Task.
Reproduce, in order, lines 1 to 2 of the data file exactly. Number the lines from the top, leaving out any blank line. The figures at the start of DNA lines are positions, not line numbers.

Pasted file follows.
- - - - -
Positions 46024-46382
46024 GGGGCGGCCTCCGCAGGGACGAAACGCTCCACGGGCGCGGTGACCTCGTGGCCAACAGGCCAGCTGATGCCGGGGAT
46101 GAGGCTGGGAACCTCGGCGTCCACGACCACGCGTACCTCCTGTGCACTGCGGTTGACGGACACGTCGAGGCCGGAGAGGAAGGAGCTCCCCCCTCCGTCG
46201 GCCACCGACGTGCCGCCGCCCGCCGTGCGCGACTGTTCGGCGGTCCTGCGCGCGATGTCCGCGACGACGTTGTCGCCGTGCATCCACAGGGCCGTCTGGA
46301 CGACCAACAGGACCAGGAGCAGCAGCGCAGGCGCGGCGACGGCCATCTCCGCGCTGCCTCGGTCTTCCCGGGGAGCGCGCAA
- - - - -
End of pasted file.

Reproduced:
Positions 46024-46382
46024 GGGGCGGCCTCCGCAGGGACGAAACGCTCCACGGGCGCGGTGACCTCGTGGCCAACAGGCCAGCTGATGCCGGGGAT